A chance conversation on Facebook led to my next rhubarb solution: rhubarb & ginger gin. I’ve yet to taste the results, of course, as it will have to steep for a month before it’s ready, but I can’t see why it shouldn’t taste divine: rhubarb, ginger, gin & tonic – what’s not to like? I’ll let you know in a month’s time whether it’s as good as it sounds – fingers crossed! Sarah Raven’s recipe for rhubarb & ginger vodka appealed most after my online searches, adapted for gin and tweaked to fit my 2 litre Kilner jar. I used Aldi’s Oliver Cromwell London Gin, which gets excellent reviews and won a gold medal in the International Wine and Spirits Competition earlier this year.

Rhubarb & Ginger Gin

Rhubarb and ginger gin

800g rhubarb, chopped into small chunks
1 litre gin
400g granulated sugar
5cm piece root ginger, peeled and sliced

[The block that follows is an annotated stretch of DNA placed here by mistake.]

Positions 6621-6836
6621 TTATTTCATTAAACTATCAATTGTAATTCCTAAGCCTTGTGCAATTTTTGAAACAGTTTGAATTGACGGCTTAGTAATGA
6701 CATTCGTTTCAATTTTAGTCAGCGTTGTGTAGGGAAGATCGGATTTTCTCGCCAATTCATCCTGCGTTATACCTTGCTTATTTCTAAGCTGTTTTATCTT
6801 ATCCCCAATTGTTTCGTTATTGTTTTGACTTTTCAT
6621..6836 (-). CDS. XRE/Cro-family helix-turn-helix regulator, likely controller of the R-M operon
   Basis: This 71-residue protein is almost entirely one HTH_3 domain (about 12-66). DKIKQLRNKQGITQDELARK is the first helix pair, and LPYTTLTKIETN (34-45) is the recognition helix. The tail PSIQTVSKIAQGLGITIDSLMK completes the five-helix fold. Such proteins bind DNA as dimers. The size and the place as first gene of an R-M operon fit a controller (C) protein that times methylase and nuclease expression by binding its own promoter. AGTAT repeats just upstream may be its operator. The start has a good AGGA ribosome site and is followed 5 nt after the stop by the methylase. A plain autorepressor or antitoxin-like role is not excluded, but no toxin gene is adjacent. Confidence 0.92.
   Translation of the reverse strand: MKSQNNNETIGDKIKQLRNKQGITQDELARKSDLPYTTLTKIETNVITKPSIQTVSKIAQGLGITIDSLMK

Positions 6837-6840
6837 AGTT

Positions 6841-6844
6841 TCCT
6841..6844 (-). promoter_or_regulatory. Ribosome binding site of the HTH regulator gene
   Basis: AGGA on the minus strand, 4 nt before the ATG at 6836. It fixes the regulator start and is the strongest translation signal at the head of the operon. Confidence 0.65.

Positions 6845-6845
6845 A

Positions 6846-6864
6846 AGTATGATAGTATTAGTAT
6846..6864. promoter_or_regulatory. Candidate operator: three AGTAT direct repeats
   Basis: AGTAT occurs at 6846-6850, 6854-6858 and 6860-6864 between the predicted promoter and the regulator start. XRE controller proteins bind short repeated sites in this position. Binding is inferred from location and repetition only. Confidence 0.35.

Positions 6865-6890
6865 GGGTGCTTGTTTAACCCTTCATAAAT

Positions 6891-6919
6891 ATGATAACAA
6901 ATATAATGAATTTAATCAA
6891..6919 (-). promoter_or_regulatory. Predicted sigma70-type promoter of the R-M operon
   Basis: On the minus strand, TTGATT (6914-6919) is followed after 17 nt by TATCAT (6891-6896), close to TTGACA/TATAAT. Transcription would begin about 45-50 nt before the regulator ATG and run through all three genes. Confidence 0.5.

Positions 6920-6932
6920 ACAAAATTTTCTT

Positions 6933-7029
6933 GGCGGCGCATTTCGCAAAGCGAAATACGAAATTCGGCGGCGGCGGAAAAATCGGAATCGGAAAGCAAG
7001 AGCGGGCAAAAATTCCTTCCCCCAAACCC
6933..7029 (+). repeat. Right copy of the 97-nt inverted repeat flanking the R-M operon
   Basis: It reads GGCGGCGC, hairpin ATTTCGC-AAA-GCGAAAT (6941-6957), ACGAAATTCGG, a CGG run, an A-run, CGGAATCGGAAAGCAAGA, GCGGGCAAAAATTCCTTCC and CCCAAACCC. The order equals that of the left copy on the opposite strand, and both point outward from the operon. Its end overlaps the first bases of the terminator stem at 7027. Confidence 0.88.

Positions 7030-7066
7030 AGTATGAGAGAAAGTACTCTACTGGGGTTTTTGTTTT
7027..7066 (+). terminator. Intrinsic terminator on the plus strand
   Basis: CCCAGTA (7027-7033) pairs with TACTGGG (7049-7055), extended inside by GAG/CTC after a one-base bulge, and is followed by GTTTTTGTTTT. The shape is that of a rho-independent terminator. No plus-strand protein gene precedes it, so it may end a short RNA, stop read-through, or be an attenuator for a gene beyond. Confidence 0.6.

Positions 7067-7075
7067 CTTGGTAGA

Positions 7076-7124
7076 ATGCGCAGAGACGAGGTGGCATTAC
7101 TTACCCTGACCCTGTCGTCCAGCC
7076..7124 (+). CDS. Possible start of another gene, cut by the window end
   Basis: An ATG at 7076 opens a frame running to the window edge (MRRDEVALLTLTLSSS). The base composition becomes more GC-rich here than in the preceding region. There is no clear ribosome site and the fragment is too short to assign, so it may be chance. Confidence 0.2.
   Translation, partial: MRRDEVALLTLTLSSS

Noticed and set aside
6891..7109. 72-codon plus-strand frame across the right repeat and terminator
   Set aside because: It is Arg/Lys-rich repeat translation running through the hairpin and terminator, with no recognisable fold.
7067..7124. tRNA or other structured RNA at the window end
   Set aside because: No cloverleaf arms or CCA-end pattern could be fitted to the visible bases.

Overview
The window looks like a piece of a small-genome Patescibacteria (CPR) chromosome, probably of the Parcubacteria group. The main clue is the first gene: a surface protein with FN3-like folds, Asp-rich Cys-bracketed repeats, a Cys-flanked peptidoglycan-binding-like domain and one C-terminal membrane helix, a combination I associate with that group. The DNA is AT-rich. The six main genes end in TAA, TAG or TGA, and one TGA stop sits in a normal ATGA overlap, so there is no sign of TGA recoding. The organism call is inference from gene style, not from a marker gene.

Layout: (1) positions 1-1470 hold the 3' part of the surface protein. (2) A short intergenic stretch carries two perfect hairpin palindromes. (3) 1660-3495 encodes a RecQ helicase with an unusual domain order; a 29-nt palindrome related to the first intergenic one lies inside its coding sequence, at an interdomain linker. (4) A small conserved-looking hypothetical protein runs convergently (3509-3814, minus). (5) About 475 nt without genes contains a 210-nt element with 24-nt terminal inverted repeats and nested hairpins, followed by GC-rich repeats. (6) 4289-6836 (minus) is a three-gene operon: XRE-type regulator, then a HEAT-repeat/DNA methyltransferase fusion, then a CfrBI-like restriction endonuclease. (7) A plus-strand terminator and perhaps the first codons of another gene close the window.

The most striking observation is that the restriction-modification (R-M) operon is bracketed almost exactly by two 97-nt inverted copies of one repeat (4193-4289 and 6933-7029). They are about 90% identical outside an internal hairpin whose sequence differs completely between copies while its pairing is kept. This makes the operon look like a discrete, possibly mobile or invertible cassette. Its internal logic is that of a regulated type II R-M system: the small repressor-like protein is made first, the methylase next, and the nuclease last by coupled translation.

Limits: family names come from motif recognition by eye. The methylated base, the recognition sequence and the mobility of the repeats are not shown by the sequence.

thin strips of orange peel from 1 orange
1 vanilla pod

Put the rhubarb, sugar, ginger, orange peel and vanilla pod into a 2-litre Kilner jar and pour over the gin to cover completely. You probably won’t need it all; I reckon I used about 900 ml. Shake vigorously, then put in a cool place for 1 month, shaking every day to dissolve the sugar.

After 1 month, strain into a jug and decant into bottles. Serve with tonic and ice for a perfectly pink long drink for the summer months. Roll on June!

Garden flowers with alliums and tulips
Tulips and alliums from the garden
Advertisements

Flowers for the house?

Bridget's arrangementOne of the things I love most about having an allotment is that it enables you to grow masses of flowers to cut for the house. With only a small rear courtyard garden and a not much bigger front garden at home, I can only really pick small seasonal posies without spoiling the display in the garden, which of course lasts for much longer if not picked! I love to see colour all year round, so the garden at home is planned for a succession of colour, but I get so much pleasure from that when I’m working from home, or coming in and out, that it seems criminal to snip more than a few flowers here or there. It’s lovely, too, to have bunches to give away when visiting friends for dinner – a hand-tied arrangement is often far nicer than anything you could buy and people are always thrilled that you’ve grown them yourself.